Sony Sound Forge.

  • Sony Sound Forge Notes. Download PDF File.

Digitizing, Editing & Aligning Recordings

  • Objective.
  • The objective of this session is to learn about what can be accomplished using audio software designed for working with sound, which we will use for doing research on spoken discourse. We will learn about how to:

    • edit sound, including defining regions of sound and annotating them (Sound Forge)
    • aligning each intonation unit in a transcription with the corresponding audio (Sound Forge or Transcriber)

  • Sound Forge
  • This software allows you to edit and play back sound files. It will make permanent changes in your sound files (although there is a partial undo function), so it is best to work with a copy of your sound file. The software is primarily designed for people who work extensively with editing sound (like musicians and sound editors who do “post-production” editing for film and television). It is useful to linguists because it is very fast and very capable in dealing with very large audio files (and video too), and because it is ergonomically very efficient. Some of the features intended for sound editors can be put to use forthe transcriber’s purposes.

  • Starting Sound Forge
  • 1. To start the Sound Forge program, click on its icon. (If the Sound Forge program has not been installed on your computer, you will first need to install it. If you need assistance in installing Sound Forge on your computer, ask for help.)
    2. From the menu, select File/Open. Go to the following Ling212 (or equivalent) directory, select go to the following directory, and select an audio file from those listed:
    3. You will see a waveform of the audio file.

  • Setting the Options
  • 1. You should begin by setting some of the Sound Forge options to suit your task.
    2. We will want to measure time in our recordings based on seconds (e.g. number of seconds of elapsed time from the beginning of your recording file). To set the time measurement standard to seconds, select Options/Status Format from the main menu, then select Seconds.
    3. Make sure the Regions List and Playlist are displayed. If they are not, from the menu select View, then select Regions List. Then select View again, and select Playlist.
    4. From the menu, select Options/Preferences/Playlist. For Regions List display format, select Start and length. For Playlist display format, also select Start and length. Make sure the box is checked for Sort the Regions List alphabetically.

  • Using Sound Forge
  • Some useful functions in Sound Forge are the following:
    1. You can play sound by clicking on the appropriate location in any of the three panels: in the waveform display, in the regions list, or in the playlist.
    2. To select a portion of the waveform, drag the mouse across it to highlight it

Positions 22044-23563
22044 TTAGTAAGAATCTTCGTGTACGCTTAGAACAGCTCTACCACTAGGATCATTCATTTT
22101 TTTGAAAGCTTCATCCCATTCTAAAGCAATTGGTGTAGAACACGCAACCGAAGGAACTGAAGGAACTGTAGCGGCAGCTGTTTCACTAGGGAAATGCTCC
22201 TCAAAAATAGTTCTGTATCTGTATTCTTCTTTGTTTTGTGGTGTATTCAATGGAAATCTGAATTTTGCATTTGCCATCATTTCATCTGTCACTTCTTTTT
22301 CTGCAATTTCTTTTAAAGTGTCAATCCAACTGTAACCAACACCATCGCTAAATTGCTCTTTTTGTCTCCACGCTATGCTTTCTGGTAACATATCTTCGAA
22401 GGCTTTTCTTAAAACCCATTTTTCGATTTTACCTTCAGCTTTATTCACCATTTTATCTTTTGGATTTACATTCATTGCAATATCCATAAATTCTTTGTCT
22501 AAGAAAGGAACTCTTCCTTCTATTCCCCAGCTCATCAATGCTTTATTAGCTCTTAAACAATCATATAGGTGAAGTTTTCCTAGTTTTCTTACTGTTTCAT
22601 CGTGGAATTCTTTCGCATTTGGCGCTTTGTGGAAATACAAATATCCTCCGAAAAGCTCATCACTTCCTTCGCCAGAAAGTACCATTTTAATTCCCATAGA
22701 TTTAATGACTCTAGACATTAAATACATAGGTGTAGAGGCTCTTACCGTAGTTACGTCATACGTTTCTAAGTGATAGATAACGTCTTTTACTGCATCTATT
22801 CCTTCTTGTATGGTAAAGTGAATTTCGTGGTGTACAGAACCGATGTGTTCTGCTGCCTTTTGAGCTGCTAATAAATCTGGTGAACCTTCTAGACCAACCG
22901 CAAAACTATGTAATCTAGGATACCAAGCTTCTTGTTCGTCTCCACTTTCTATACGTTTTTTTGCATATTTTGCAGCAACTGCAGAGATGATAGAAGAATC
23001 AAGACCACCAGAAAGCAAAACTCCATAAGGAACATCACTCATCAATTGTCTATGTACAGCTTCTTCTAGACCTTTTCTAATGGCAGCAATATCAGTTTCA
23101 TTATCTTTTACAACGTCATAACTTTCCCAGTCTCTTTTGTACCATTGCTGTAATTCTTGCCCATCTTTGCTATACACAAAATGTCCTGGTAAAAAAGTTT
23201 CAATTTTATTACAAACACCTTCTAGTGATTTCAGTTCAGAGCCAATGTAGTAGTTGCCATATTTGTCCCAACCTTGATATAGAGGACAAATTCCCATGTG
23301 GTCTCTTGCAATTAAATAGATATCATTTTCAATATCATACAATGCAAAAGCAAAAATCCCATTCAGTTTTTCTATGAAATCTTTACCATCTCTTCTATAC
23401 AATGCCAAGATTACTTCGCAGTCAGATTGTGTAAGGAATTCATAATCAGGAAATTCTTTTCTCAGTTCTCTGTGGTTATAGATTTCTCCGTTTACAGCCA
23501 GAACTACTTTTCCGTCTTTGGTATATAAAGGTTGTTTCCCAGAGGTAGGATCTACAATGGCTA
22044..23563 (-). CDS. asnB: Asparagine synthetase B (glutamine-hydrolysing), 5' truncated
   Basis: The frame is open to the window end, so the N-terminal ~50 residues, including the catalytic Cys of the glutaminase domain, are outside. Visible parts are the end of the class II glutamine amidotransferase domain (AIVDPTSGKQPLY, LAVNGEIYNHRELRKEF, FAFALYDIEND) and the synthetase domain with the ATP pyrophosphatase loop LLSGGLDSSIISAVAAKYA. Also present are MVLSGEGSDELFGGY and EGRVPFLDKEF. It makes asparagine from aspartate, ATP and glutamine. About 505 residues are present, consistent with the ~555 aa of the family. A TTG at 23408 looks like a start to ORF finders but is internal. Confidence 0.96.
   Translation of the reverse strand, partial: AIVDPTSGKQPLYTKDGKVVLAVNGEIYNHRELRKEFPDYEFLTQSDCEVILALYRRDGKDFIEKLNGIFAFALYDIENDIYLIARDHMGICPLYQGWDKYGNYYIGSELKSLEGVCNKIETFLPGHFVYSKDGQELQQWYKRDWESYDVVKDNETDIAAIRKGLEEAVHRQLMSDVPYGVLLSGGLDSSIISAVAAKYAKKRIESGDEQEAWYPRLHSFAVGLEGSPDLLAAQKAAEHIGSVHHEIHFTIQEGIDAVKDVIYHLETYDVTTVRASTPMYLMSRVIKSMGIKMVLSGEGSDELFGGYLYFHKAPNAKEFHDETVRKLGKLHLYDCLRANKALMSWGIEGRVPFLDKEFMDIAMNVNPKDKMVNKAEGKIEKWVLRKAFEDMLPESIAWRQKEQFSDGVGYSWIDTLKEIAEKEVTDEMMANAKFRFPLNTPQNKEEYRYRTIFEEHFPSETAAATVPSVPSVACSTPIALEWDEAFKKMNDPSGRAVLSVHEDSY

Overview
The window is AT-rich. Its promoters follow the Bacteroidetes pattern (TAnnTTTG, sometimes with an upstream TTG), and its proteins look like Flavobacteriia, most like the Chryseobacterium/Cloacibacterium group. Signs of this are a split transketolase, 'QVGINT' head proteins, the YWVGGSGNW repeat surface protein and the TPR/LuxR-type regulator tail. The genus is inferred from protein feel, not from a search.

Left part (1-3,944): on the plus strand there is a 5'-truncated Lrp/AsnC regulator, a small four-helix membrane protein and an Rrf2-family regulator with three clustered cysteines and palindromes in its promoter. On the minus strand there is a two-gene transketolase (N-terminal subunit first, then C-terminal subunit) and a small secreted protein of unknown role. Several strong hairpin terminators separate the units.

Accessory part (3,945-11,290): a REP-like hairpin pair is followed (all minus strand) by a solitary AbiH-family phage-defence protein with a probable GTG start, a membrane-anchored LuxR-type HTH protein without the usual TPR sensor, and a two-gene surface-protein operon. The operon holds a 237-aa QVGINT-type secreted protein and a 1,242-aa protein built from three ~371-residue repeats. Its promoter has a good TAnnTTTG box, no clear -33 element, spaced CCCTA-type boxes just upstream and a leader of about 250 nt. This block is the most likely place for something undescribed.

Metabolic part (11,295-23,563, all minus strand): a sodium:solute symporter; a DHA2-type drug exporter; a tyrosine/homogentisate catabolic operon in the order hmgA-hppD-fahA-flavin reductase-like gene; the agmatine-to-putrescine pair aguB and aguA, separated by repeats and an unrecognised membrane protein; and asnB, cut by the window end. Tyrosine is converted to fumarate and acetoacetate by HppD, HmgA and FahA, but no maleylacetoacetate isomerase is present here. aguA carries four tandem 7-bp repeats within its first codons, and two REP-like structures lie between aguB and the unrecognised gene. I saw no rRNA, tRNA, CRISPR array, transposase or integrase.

3. To play the current highlighted sound, press the spacebar.
    4. To highlight the sound between two lines, double-click anywhere between the lines.
    5. To move the cursor to a particular time in your sound file, press g, and then type the time you want (in seconds) in the dialog box.
    6. To select the sound in a particular region, click on the region label. (You should have the Regions List displayed to do this.) You can then play the region using the spacebar.
    7. To play the sounds in the Playlist, click on any line of the playlist, and then press the spacebar. The cursor will move down through each line of the playlist, while playing the corresponding sound.
    8. To create your own playlist, use the mouse to drag items from the Regions List, one at a time, over to the Playlist. You can arrange them to be played in any order you like, just by dragging them to a new position. (Note that modifying the Playlist in this way does not modify the original recording file.) [NOTE: Sound Forge Audio Studio lacks the Playlist function.]
    9. To jump the cursor (in the waveform display) from your current position to the following dotted line (i.e. to the next region line or marker line), press .
    10.To jump the cursor from your current position to the previous dotted line (i.e. region line or marker line), press .
    11.To highlight from the current cursor position to the following dotted line, press .
    12.To highlight from the current cursor position to the previous dotted line, press .
    13.To mark a portion of the sound as a region (which allows you to name it, transcribe it, and return to it later), highlight a portion of the waveform, and then press r. (Just plain r). When the dialog box comes up, assign the region a name. If your region consists of one intonation unit, for example, you could let the first part of the region name be the beginning time for the intonation unit (which Sound Forge automatically provides), and the rest of the name can be the speaker label followed by a transcription of the words spoken.

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